Instead of calling Thanksgiving "Turkey Day," let's make it a turkey-free day and show our thanks by making peace with our feathered friends.
Karen Davis, Ph.D. is the president and founder of United Poultry Concerns, a nonprofit organization and sanctuary for chickens in Virginia that promotes the compassionate and respectful treatment of domestic fowl. Karen is the author of More Than A Meal: The Turkey in History, Myth, Ritual, and Reality, Prisoned Chickens, Poisoned Eggs: An Inside Look at the Modern Poultry Industry, and The Holocaust and the Henmaid's Tale: A Case for Comparing Atrocities. She has been inducted into the National Animal Rights Hall of Fame for Outstanding Contributions to Animal Liberation.
This article was produced by Earth | Food | Life, a project of the Independent Media Institute.
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Jean-Marc Neveu and Olivier Civil never expected to find themselves battling against disposable mask pollution.
When they founded their recycling start-up Plaxtil in 2017, it was textile waste they set their sights on. The project developed a process that turned fabrics into a new recyclable material they describe as "ecological plastic."
Mounting Piles of Waste<p>It is not only the streets of Chatellerault where pandemic pollution is piling-up, but also the world's beaches and oceans. Once there, they can take up to 450 years to degrade and disappear.</p><p>Esther Röling, co-organizer of the annual Adventure Clean Up Challenge held on Hong Kong Island, has seen this waste firsthand. In October the sports challenge pitted teams against one another in a competition to remove trash from 13 hard-to-reach coastal areas around the city.</p><p>They find tons of both disposable and reusable masks, said Röling. "You wonder how it ended up there. Was it just thrown on the ground? Or was it in a garbage bag that broke open?"</p><p>Almost 10,000 kilometers away in Antibes on the sunny French Riviera, it's a similar picture. For the past few months, divers and clean-up volunteers working with an ocean clean-up non-profit called Operation Mer Propre have been collecting an increasing number of masks found on land and in the sea.</p><p>"Since the beginning of the lockdown when we started to count, we've reached 800, 900, [and now in total] 1000 masks," said co-founder Joko Peltier. </p><p>According to <a href="https://unctad.org/news/growing-plastic-pollution-wake-covid-19-how-trade-policy-can-help" target="_blank">UN estimates</a>, up to 75% of all coronavirus-related plastic could end up as waste in oceans and landfills.</p>
The Limits of Recycling<p>Yet not all are convinced the recycling of this waste is possible on a global scale. </p><p>"What those citizen groups are doing is really beneficial but once they collect it, it should just go to a landfill or an incinerator. They shouldn't necessarily expect it to get recycled," said Jonathan Krones, an industrial ecologist and visiting assistant professor of environmental studies at Boston College.</p><p>That's because mask recycling programs like Plaxtil are few and far between and most don't have the benefit of a readily adaptable production process. </p><p>Even in countries with solid recycling infrastructure, he says, the system is designed to separate out specific types of waste like bottles or cardboard.</p><p>"I imagine that it would be technically feasible to develop a separation process to filter out masks, but there simply aren't enough of them to make that economical," he said.</p><p>Collection is a big hurdle, he adds. Since each mask only weighs a fraction of a gram and they're scattered on roads or mixed with other trash, it is difficult and costly. </p><p>"You need a lot of raw material of the right quality to make investing in the recycling technology and the recycling system worthwhile," he said.<span></span><br></p>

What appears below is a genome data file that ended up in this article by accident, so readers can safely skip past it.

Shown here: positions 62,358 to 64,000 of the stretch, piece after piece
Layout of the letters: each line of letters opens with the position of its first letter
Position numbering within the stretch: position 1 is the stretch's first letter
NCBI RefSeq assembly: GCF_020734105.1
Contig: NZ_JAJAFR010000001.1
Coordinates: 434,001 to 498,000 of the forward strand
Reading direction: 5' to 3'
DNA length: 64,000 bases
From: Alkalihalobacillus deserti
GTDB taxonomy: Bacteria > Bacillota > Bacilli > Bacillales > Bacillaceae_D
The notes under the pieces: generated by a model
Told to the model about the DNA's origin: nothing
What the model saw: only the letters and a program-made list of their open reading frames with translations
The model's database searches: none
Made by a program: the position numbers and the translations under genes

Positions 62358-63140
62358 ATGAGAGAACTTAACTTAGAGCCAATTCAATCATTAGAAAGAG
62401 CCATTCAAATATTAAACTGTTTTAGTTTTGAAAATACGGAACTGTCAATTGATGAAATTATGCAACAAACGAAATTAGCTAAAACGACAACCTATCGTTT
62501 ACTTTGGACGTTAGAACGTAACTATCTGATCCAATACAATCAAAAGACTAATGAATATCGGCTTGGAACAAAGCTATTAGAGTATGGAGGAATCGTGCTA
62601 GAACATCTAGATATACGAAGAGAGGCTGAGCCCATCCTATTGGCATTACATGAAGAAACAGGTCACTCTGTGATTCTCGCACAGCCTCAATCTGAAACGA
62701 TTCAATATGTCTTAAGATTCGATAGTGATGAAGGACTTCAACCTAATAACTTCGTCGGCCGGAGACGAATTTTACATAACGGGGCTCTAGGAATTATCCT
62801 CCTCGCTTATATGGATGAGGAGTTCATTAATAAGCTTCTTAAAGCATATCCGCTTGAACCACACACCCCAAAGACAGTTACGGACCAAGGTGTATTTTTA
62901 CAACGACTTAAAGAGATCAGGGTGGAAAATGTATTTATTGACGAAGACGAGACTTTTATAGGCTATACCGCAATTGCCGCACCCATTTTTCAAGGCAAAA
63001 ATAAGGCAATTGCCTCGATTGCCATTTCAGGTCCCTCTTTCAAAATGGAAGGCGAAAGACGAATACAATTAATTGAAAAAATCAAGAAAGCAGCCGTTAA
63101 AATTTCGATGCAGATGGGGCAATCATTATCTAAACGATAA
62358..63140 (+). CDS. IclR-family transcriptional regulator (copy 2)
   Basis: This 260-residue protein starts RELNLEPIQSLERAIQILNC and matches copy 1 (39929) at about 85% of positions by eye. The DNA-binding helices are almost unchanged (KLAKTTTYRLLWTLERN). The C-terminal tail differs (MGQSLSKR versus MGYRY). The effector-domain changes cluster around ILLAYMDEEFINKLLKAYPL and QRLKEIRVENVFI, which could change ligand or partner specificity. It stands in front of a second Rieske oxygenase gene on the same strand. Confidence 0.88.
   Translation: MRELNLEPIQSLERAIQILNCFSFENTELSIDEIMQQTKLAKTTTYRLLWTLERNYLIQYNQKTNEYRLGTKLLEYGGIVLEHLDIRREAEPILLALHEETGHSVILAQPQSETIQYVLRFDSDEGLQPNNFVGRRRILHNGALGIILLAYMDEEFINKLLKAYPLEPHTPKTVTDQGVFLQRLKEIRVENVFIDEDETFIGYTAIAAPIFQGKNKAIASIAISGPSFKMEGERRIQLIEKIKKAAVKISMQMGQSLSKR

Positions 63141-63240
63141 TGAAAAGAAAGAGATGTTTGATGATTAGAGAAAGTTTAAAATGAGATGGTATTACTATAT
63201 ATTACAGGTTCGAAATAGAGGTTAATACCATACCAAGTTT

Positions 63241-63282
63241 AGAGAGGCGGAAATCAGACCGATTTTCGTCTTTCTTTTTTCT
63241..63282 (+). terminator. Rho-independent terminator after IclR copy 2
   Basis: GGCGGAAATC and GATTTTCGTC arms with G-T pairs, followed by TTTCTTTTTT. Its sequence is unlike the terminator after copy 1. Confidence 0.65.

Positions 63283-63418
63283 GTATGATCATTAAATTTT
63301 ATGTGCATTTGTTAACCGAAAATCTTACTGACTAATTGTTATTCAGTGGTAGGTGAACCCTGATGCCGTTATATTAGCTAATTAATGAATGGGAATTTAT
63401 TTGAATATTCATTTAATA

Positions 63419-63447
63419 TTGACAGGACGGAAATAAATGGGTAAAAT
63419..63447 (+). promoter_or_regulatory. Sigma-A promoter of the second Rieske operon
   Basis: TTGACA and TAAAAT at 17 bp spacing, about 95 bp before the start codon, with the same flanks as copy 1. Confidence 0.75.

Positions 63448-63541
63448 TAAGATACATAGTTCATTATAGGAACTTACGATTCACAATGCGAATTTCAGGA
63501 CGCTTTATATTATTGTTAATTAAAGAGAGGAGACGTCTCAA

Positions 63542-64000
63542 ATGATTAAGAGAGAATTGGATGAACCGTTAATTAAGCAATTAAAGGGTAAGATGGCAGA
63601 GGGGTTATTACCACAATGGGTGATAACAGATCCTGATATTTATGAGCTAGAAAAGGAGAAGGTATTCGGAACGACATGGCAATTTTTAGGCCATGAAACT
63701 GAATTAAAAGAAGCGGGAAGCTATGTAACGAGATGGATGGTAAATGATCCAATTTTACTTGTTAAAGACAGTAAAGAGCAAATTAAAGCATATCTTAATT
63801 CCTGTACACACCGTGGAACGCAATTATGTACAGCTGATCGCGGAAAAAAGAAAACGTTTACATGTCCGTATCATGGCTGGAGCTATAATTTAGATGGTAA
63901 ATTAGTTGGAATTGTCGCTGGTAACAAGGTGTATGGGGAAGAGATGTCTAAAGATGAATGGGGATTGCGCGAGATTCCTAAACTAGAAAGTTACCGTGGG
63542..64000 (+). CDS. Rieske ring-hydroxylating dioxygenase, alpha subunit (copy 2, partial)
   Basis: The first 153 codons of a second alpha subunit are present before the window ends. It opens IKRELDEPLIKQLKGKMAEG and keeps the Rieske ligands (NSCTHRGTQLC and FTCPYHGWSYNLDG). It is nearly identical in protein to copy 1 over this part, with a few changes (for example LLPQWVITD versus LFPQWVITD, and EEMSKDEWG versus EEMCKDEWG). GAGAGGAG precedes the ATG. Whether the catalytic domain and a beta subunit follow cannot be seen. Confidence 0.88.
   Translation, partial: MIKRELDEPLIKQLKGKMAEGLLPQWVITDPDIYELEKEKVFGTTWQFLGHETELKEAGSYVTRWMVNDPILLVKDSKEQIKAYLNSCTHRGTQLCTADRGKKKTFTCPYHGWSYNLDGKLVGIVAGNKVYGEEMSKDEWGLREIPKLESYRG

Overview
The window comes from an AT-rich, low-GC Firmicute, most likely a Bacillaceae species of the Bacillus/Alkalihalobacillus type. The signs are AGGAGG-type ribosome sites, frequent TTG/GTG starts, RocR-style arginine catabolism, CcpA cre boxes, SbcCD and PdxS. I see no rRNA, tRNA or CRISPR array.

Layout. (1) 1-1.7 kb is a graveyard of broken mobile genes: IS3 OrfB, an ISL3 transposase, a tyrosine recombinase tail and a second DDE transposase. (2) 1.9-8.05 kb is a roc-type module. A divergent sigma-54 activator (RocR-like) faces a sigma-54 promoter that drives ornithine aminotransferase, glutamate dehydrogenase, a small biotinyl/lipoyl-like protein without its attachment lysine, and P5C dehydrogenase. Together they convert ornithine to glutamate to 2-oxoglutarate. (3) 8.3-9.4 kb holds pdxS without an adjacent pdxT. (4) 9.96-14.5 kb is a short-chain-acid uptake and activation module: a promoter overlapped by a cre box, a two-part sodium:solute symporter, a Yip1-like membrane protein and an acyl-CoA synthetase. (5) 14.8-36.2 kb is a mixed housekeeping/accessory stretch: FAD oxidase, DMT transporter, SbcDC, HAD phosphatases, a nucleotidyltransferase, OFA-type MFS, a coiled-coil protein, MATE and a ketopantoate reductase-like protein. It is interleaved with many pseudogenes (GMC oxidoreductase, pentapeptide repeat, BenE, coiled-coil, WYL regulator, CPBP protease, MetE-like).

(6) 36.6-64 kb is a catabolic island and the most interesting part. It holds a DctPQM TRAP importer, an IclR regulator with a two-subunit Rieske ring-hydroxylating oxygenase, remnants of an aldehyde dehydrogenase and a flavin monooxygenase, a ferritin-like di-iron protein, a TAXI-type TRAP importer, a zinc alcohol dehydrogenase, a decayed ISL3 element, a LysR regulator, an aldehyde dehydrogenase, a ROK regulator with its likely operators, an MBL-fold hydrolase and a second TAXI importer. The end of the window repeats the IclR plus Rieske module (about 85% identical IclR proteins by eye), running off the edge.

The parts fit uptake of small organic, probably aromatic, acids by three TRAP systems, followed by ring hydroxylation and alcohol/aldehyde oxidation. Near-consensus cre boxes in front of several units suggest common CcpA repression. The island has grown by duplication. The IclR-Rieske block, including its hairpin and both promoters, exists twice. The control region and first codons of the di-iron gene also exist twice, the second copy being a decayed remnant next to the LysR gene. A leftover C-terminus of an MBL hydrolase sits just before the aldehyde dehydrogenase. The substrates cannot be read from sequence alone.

Hemp, Sugar Cane and Sustainable Alternatives<p>Some projects are instead addressing the material used to make masks.</p><p>French company Geochanvre have created a mask made primarily from hemp, while in Australia, researchers at the Queensland University of Technology are experimenting with a disposable product made from agricultural waste. </p><p>Biodegradable options are exciting alternatives to reduce the fossil fuels needed for the creation of plastic-based masks, said Krones, but they don't absolve the wearer from the responsibility of what happens afterwards. </p><p>Bio-based masks often need their own composing solutions, he explains, because in landfill they can produce high amounts of the greenhouse gas methane when anaerobic bacteria feeds on the organic material. Methane is known to be significantly more potent than carbon dioxide.</p><p>"I think as long as we have in our mind that we want to have disposability, we're going to have to wrestle with a variety of different sorts of environmental tradeoffs," he said, adding that reusable, fabric masks are the best option available to most people.</p><p>Precimask is developing a clear face covering with an optional visor made from hard plastic, designed to be long-lasting.<br></p><p>Air enters either side of the cheeks through a technology normally found in pool filters and car exhaust systems, said company spokeswoman Juliette Chambet.</p><p>"We wanted to make ceramic-based filters that would be washable and cleanable, which would allow them to be reused as many times as desired without having to buy a new consumable or produce waste," she said. </p><p>Ultimately, encouraging mask wearers to think about the entire lifecycle of a mask is key, explains Neveu. </p><p>"We want people who put on the masks to realize that they are also responsible for the waste, he said. "It's not inevitable that this [pandemic] will become an environmental catastrophe.</p><p><em>Reposted with permission from </em><em><a href="https://www.dw.com/en/covid-19-recycling-pollution-trash-pandemic/a-55707817" target="_blank">Deutsche Welle</a>.</em><a href="https://www.ecowatch.com/r/entryeditor/2649032193#/" target="_self"></a></p>